The Challenge: In flight

Things are going okay with the Challenge. I’m taking a short break from the world of ‘The Unlikely Detective’ to write a bit about something I just stumbled onto while I was reading the latest news of the ‘Real World’. I put that in quotes because these days I’m feeling like I’ve stepped through the looking glass and am now living in a nightmarish alternate reality filled with ‘alternate facts’.

Anyway, regular readers of this blog may have picked up on my interest in words. Today I found a new one and though its existence didn’t surprise me, when I thought about it, I really hadn’t thought about it until today. The word is ‘Advertorial’. That’s right – Advertorial – and it’s in the online Merriam-Webster, listed in the bottom 20 percent in popularity. It’s formed (obviously?) from the birth of a conjoined advertisement and editorial fetus.

This is not good.

In this new Alternate Reality to which we’ve been transported  I don’t know if we have a Federal Trade Commission and Truth In Advertising laws. Chances are that we don’t. I’d like to get a legal opinion on whether advertorials, as a class of advertisements, are in violation of the Truth laws. The advertorial is a deliberate attempt to mislead the consumers into thinking that they’re reading a factual news article when it’s just another advertisement that might be true and correct.

Well, that’s all for now. Back to the Challenge and the story of Mabel, her cats, her friend Felicity who’s taking up a major role in the unfolding drama of ‘The Body In the Sauna.’ The characters are telling a story that’s a little bit different from the one I had imagined. I have to let them speak. It’s their story and they lived it. I’m only now hearing about it so I have to tell it to you the way they tell it to me.

It’s like I’m their ghost writer. Funny feeling, that.

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The Challenge: Week Three

Another intense week with a low word count but considerable progress.

Distractions came with the terrible news that America was getting a new President who likes books very much and even reads them. He even wrote one, well he had one ghost written for him, but that still counts, doesn’t it? The thing is that he announced his intention to take away support for the arts. That bothered me. Well, there’s more but I don’t want to talk about that, here.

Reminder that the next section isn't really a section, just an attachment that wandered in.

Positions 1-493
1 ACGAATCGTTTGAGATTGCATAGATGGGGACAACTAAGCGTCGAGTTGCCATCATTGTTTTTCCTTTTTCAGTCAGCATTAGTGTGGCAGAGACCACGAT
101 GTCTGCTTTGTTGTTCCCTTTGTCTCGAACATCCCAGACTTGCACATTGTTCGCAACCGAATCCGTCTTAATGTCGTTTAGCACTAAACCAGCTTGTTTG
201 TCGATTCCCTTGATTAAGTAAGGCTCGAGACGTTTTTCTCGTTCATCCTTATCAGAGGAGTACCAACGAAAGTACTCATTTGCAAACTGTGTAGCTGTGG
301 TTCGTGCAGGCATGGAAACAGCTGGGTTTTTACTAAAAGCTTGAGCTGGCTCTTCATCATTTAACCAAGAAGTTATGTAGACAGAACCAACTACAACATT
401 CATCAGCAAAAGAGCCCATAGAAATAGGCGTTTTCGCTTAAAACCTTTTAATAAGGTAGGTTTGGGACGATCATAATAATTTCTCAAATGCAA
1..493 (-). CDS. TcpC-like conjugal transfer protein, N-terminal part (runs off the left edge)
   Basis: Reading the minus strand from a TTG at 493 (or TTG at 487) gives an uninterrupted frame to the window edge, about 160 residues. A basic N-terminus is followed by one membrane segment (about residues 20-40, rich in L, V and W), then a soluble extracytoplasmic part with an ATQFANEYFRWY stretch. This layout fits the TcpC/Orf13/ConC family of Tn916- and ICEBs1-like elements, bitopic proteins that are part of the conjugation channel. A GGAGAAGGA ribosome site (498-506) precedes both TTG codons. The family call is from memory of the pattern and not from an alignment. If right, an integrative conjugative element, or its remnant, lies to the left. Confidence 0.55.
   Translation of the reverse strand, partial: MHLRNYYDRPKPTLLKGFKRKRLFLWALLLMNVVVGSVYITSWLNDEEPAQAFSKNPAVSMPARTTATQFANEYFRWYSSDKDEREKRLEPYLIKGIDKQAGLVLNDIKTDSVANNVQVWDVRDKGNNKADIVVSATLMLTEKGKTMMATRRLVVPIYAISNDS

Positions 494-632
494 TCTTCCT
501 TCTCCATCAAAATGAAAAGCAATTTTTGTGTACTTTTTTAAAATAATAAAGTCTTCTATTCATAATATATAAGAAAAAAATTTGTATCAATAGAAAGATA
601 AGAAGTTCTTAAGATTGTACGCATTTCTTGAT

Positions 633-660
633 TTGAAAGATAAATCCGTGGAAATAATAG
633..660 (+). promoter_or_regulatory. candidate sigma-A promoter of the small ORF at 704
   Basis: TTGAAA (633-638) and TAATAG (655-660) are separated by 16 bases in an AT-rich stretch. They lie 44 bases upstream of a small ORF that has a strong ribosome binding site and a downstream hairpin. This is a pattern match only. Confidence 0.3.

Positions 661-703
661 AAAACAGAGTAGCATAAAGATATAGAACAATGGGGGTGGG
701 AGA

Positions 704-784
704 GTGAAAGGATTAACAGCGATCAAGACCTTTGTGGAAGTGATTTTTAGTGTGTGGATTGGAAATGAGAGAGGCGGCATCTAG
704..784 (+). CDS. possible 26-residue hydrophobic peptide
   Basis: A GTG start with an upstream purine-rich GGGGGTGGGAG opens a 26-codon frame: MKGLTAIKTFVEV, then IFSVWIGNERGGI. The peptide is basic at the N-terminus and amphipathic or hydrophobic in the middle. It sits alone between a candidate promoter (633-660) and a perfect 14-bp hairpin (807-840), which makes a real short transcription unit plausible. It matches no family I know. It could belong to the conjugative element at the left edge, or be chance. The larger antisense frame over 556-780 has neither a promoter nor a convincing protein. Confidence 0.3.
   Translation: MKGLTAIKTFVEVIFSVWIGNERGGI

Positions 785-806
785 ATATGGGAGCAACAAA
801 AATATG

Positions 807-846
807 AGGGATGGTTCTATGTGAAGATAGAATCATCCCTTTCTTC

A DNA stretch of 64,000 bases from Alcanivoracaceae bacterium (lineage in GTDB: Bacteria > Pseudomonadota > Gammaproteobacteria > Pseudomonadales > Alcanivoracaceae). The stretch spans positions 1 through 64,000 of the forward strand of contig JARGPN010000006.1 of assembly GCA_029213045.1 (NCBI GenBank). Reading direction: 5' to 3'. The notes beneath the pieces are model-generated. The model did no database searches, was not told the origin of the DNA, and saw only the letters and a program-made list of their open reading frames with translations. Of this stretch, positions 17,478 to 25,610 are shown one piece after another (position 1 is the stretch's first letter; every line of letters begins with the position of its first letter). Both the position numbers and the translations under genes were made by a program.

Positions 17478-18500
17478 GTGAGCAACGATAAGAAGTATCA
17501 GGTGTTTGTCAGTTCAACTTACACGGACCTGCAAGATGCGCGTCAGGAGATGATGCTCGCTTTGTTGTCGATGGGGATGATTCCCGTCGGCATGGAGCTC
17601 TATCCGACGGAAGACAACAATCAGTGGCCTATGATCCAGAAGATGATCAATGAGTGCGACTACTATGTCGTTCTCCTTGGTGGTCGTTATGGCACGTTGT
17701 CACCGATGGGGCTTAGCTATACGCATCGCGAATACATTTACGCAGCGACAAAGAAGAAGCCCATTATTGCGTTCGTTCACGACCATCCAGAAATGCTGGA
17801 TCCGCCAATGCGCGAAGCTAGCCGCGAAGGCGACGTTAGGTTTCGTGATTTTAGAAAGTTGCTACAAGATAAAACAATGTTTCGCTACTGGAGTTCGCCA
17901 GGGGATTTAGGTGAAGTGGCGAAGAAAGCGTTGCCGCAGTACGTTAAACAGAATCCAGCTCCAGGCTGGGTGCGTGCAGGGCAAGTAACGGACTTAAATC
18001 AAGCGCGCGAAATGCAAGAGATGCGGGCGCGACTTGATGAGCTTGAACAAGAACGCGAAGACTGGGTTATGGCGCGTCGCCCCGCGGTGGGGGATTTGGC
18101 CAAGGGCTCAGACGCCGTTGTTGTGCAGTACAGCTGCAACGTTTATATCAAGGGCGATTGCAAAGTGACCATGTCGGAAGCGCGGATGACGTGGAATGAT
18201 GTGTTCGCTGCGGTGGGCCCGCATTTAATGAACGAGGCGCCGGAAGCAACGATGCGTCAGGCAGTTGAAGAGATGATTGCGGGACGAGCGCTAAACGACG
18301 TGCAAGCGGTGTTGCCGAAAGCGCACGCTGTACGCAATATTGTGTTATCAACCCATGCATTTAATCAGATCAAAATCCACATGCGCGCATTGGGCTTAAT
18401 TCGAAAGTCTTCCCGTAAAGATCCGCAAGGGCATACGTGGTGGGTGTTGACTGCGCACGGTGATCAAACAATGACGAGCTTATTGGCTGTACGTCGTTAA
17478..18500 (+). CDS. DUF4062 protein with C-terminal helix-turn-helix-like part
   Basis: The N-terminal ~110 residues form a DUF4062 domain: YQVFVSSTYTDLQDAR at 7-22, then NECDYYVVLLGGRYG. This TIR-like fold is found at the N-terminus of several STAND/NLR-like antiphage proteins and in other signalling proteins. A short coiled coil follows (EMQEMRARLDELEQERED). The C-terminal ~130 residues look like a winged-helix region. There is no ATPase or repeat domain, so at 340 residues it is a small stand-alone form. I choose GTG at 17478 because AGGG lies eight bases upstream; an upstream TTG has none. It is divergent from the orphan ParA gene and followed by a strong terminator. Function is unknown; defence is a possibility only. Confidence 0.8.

The exigencies of financial survival demanded most of my time. Gotta earn a living and my earning activities took up the better part of the week, though I managed about a thousand words and much reading up on the nuts and bolts of selling books. My first book was written and kicked out of the nest with no preparation and no follow-up support.

“Fly my eagle,” I commanded.

It fell to the ground and lay there, breathing but unmoving. I’m not going to repeat that mistake.

I’m still determined to finish; a big effort over the next ten days must be enough.

In the meantime, here’s a song I wrote last night.

I was forced to write this in spite of my commitment to the Challenge. I justified it as clearing the mental and emotional workspace of irrelevant clutter.

Midnight

Midnight comes too quickly
And stays too long
Moments of living and loving
Hidden in my song.

What remains is all I am
When there’s nothing left.

So blow wind blow
While I tell this winter’s tale
Of the sun’s sweet victory
We know how this one ends.

What remains is all I am
When there’s nothing left.

Sweet mother mine
Your fatal offspring
We poor unfortunates
Deny redemption

What remains is all I am
When there’s nothing left.

Sweet mother mine
No mercy no mercy

Now comes the silent spring. (Repeat  three times to fade)

It’s a song, set to original music; I’d play it for you but I don’t want to send you running for the hills.

 

 

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The Challenge: Week Two

Bad week – I managed to produce little more than two thousand words. And this is entirely owing to my situation and the demands of our homeschool and our business.

As the kids grow older educating them becomes more demanding, not because of anything inherent in education or in homeschooling but because of the hoops through which the system in New York demands they jump. We are reduced to the role of trainers, teaching our performing lions a repertoire of tricks, and education becomes a circus. There’s a word for that – ridiculous.

I’m not resentful of the time I spend with them. This morning Zizi (my eleven year old) wanted to know if there was a difference between ‘sardonic’ and ‘sarcastic’ and that prompted her siblings to jump in with their opinions on this question. We keep a library version of the New Oxford  Dictionary, Third Edition in their common room, on its own stand and I encourage them to use it often. My purpose here was to avoid reliance on the Internet as arbiter of truth.

Now that’s education and in this homeschool it’s always on. In this context hoop-jumping is a huge distraction.

Business is business and money is necessary. I can only hope and dream that I can work my way to the place where writing is my business.

I did manage to spend some time researching the collected wisdom (on the Internet) on marketing, with the result that I’ve posted the first chapter on Wattpad. It’s a test of the idea of the book and I’m hoping for feedback, either in comments on Wattpad; here on my WordPress blog; or in private email to neiladaniel@yahoo.com. I intend to design my own cover and have posted the first design choice along with the chapter on Wattpad. I intend to do at least two more, to give myself some choices and to allow people to help me decide on the final version of the cover. For convenience here it is.